Thirty-five years ago, after majoring in mathematics at Harvard and receiving a Ph.D. in the same subject from MIT, HLS Professor Gerald Neuman ’80 switched from the field of math to the field of law—from “truth to justice,” he said in an interview in his office in Griswold Hall. That decision has led to a career of teaching and writing on international human rights law and comparative constitutional law, and to his election last fall to the U.N.’s Human Rights Committee, a body of 18 independent experts who assess and critique countries’ records on civil and political rights. About that long-ago decision, Neuman says, “As a mathematician, I couldn’t describe to my friends what it was that I was doing, because even to understand what I was studying required extensive training in mathematics. Whereas in law, we have some complex concepts that we use sometimes, but we are fundamentally dealing with matters of human life that everyone can take an interest in.”
Three times a year, in three-week sessions in either Geneva or New York, the committee takes on matters of human life by examining the human rights records of several different countries; by elaborating on the meaning of provisions in the International Covenant on Civil and Political Rights, in the context of the current state of human rights and international law; and by reviewing cases where someone’s rights were allegedly violated—a defendant who has been tortured into confessing a crime, for instance, or a family trying to find justice for a “disappeared” person. The committee publishes its findings and reports them annually to the U.N. General Assembly. Neuman calls the work “amazingly interesting and extremely intense,” involving people from all over the world and with all kinds of work backgrounds—some are sitting judges, some have had diplomatic careers, some have worked in NGOs, and many, like Neuman, are academics. “We bring a variety of different skills to the work, which is important, because in everything we do, the question of how human rights can be made effective in the real world is a very important consideration,” he says.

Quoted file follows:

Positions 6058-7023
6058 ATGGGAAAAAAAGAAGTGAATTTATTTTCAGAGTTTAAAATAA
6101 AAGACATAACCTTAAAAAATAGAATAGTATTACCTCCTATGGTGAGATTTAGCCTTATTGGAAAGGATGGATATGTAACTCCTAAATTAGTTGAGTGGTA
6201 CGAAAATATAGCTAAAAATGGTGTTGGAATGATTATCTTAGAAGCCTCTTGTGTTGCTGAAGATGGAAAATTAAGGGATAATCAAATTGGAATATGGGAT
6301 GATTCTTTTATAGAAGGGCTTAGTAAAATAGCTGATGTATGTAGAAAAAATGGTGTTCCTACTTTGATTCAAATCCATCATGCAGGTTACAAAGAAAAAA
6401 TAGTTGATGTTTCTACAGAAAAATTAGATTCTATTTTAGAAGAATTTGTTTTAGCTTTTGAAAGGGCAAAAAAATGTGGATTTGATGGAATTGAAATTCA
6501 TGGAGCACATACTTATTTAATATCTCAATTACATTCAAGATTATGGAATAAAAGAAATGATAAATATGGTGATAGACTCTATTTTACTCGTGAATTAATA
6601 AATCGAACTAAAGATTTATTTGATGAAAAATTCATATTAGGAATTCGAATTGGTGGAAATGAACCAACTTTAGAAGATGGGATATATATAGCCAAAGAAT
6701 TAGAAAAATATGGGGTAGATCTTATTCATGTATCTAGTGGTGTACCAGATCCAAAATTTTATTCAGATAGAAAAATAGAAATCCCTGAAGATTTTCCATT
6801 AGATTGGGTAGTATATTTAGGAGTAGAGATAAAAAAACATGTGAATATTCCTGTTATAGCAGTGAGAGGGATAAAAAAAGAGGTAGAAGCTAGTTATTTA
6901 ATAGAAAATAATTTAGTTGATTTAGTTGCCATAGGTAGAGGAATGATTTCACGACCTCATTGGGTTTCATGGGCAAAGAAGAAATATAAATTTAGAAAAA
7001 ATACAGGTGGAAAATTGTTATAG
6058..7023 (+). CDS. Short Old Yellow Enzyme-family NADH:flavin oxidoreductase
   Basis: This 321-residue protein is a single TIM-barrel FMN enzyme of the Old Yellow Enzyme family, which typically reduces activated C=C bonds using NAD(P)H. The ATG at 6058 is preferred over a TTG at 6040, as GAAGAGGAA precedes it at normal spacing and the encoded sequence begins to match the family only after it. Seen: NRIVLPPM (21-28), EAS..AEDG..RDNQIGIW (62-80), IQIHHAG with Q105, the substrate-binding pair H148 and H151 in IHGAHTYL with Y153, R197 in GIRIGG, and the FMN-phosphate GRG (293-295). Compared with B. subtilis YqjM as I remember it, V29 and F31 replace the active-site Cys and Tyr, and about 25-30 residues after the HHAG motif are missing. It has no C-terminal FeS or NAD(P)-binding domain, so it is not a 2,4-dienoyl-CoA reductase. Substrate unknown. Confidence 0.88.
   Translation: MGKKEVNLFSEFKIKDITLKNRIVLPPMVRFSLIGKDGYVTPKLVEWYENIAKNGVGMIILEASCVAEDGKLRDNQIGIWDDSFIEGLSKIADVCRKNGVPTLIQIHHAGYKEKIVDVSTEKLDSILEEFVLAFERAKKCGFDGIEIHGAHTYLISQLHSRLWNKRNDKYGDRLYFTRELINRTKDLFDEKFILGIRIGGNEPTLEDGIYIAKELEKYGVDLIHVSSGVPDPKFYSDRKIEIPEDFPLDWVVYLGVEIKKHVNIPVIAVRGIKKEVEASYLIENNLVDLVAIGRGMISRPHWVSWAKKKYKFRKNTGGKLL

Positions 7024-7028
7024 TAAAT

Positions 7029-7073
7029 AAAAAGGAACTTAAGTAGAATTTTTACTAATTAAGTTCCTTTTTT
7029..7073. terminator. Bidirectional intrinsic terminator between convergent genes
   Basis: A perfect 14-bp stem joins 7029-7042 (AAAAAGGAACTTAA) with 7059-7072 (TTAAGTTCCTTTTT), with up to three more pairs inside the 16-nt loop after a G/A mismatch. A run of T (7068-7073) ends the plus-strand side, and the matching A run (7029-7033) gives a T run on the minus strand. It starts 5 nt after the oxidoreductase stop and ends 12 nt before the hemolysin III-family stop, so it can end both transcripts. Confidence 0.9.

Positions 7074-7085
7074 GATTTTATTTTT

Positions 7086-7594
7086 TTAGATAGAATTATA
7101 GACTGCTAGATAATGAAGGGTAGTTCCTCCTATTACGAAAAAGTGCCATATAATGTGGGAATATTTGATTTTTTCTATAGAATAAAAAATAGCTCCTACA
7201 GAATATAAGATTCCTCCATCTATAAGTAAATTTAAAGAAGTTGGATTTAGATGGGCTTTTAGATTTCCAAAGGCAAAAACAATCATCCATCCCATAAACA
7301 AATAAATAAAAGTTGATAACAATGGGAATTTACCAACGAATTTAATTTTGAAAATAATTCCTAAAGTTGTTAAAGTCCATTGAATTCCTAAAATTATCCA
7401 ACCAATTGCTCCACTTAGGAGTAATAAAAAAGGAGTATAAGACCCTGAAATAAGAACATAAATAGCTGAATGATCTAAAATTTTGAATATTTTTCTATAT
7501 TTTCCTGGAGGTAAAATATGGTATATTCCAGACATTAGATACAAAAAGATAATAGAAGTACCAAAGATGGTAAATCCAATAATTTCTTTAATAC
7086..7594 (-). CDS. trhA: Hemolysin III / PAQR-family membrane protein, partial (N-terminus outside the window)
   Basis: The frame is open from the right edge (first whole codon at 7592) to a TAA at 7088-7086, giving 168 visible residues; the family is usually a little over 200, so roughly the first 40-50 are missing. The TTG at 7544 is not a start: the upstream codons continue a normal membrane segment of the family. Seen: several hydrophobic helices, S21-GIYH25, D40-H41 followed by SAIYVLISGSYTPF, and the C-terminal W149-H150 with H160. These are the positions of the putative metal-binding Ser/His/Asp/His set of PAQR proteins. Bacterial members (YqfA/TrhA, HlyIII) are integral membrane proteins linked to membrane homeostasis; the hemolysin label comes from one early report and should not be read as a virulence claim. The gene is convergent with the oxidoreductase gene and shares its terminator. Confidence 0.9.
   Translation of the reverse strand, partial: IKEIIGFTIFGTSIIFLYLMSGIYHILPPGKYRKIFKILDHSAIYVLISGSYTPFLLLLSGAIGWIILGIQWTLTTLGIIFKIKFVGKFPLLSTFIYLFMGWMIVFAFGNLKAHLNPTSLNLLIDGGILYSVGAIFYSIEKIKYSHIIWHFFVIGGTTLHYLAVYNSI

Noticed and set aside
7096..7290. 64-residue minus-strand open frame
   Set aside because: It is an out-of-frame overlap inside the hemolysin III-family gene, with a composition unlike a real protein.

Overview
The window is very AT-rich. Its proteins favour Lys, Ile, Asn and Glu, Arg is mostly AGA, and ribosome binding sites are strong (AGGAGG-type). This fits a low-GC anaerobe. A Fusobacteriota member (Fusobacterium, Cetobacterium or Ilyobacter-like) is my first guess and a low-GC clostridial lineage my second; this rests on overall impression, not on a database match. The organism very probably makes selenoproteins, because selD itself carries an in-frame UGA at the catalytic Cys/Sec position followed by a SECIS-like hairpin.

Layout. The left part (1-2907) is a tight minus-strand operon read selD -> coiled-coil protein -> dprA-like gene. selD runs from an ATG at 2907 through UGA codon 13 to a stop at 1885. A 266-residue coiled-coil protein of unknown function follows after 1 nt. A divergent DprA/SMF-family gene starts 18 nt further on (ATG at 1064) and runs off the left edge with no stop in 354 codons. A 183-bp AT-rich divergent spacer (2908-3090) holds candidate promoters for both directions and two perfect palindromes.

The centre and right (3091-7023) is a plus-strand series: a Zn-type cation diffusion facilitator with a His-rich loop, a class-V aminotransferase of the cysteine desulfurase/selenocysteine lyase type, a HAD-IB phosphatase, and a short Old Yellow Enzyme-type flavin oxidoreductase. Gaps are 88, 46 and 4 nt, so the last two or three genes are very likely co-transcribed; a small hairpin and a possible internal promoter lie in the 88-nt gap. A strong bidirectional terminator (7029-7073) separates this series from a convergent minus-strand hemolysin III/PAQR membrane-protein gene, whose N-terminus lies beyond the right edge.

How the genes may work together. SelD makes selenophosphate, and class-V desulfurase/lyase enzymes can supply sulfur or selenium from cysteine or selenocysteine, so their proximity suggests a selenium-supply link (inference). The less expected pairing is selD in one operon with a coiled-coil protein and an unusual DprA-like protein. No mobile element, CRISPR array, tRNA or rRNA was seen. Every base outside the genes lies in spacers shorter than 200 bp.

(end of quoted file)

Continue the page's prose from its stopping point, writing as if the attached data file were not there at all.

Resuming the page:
Neuman’s nomination to the Human Rights Committee originated in the State Department, and was based on his long history of scholarship and advocacy on human rights issues, including amicus briefs filed for Guantánamo detainees in 2004 and 2008. Those briefs, Neuman explains, grew out of two separate strands of his work: an examination of the extraterritorial application of constitutional rights, including the rights of Haitian refugees housed at Guantánamo during the 1990s, and his study of the habeas corpus rights of foreign nationals in the immigration process.
One thing that Neuman has realized throughout his career, whether arguing that the rights of Guantánamo detainees are being violated or doing the work of the Human Rights Committee: In human rights work, the job is not just to improve practices around the world, but also to make sure that countries don’t backslide. “When states come under financial pressures, pressures of war or civil disorder or climate change, even in societies that once had a fairly high standard of compliance with human rights, [things] can unravel fairly easily. … It’s a constant struggle to keep the world as good as it was yesterday.”